2Bit's Mapping Corner on www.PythonOnline.co.uk
ET Mapping Tutorial

Lesson 38


The Tank
Creating the Tank
Plotting the route
Making a tank barrier
Writing the script
Back to main menu
Creating the Tank [Top]
The tank is the biggest single element that you definitely don't want to create from scratch.  The Jagdpanther I first used was taken from the sample Goldrush map supplied by Radiant.  It took some time to even recognize some of the tank components as being tank components, especially those that the author didn't happen to put immediately adjacent to the tank.  It took even longer to understand what the sizeable script was doing and rework it to do what I wanted.

So to save you a lot of time and grief, I have made a self-contained map (we won't be using the tutorial map for this) and script, which includes a fully operational tank and tank barrier.  I will explain all the components so that you can get them working in your own map.  I have rationalized and re-ordered the script components (eg arranged them alphabetically, improved the comments, re-coded some elements for clarity) in an effort to make the scripting side as easy as possible.  Note that even this minimal example tank script is 715 lines long - happily you only need to understand a fraction of it to make it work for you.  :)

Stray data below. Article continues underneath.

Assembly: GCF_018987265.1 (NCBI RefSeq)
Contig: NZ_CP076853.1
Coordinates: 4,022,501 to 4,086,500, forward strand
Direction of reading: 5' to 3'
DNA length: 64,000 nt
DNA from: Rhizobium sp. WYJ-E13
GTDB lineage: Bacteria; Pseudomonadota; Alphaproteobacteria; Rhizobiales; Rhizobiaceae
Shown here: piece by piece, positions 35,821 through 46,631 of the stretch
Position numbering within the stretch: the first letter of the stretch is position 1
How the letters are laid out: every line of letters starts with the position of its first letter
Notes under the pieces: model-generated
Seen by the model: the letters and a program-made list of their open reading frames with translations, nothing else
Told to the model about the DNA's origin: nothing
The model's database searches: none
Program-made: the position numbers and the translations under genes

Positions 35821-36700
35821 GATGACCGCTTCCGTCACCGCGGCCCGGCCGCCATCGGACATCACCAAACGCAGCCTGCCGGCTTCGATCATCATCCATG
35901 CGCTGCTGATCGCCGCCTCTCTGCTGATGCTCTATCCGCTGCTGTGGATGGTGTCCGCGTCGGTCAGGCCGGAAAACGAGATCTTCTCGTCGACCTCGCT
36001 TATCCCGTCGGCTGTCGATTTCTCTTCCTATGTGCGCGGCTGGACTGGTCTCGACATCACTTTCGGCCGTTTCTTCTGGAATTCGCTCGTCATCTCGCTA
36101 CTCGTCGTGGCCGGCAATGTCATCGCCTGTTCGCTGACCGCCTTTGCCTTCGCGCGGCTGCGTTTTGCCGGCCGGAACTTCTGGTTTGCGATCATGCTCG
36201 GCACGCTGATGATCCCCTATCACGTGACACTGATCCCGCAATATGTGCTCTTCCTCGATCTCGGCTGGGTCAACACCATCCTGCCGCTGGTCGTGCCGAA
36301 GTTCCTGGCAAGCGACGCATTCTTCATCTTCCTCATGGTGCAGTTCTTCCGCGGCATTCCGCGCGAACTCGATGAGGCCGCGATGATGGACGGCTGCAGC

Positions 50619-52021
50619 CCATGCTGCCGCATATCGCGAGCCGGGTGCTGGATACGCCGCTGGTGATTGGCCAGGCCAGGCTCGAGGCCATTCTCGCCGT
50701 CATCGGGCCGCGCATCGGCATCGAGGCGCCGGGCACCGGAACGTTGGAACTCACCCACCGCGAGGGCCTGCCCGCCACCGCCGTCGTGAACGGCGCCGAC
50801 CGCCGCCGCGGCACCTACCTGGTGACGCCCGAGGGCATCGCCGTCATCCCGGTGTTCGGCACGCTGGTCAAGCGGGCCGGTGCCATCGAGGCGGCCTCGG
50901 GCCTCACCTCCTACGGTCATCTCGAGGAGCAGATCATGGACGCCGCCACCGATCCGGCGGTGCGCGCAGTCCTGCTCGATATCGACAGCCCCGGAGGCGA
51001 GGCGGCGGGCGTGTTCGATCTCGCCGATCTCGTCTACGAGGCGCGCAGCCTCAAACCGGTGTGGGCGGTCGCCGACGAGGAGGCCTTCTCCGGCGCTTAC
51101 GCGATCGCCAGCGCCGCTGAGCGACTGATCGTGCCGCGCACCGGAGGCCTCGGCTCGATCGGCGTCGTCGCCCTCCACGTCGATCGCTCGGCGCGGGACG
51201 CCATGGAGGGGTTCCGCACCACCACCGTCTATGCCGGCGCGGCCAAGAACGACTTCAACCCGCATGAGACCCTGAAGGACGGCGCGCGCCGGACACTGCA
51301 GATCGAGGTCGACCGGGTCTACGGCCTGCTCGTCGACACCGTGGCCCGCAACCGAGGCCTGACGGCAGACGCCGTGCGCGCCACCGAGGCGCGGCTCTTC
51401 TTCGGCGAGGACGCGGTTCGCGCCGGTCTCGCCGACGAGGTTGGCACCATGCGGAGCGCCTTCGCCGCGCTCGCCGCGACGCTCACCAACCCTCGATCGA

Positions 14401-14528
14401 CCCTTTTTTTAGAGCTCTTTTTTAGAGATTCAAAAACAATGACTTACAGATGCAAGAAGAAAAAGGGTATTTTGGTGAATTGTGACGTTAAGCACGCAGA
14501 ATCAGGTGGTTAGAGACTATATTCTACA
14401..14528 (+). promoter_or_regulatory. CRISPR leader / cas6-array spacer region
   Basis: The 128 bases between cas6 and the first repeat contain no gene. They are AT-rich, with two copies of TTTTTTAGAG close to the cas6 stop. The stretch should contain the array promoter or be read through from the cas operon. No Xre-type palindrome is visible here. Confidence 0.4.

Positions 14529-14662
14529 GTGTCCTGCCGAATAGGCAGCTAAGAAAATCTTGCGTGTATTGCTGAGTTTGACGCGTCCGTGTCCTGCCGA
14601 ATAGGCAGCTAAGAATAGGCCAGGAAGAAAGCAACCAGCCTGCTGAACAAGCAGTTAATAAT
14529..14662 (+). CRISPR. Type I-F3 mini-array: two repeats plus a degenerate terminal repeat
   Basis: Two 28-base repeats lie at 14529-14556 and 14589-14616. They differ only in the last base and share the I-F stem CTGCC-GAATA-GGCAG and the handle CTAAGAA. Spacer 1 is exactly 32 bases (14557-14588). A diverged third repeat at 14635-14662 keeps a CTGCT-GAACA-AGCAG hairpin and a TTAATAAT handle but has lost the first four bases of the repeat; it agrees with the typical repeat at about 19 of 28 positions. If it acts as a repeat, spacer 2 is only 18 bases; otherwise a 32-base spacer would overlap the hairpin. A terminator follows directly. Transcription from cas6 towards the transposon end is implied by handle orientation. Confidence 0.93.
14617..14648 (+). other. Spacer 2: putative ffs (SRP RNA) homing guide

Download the tank.zip file and put the tank.map and tank.script in your etmain/maps folder.

Run Radiant and open tank.map.  You will see the tank (smothered in trigger boxes), which is repairable by the allies, and a barrier, which is constructible by the axis.

If you want to immediately see what the tank will do in this sample map, compile it and have a go in ET.  You should build the barrier, mend the tank and drive it to the barrier, destroy the barrier and then escort the tank (in an oval route back to the start) until it stops and fires the gun.  Then come back to Radiant.

Hide the ceiling brush, it will make examining the tank easier.  We'll look at each component - get a 3D view that shows all the tank elements, like this:

Note that it doesn't matter where the tank or any of its components is actually placed in the map - it will be immediately placed on the first point of the route it will follow, when the map starts.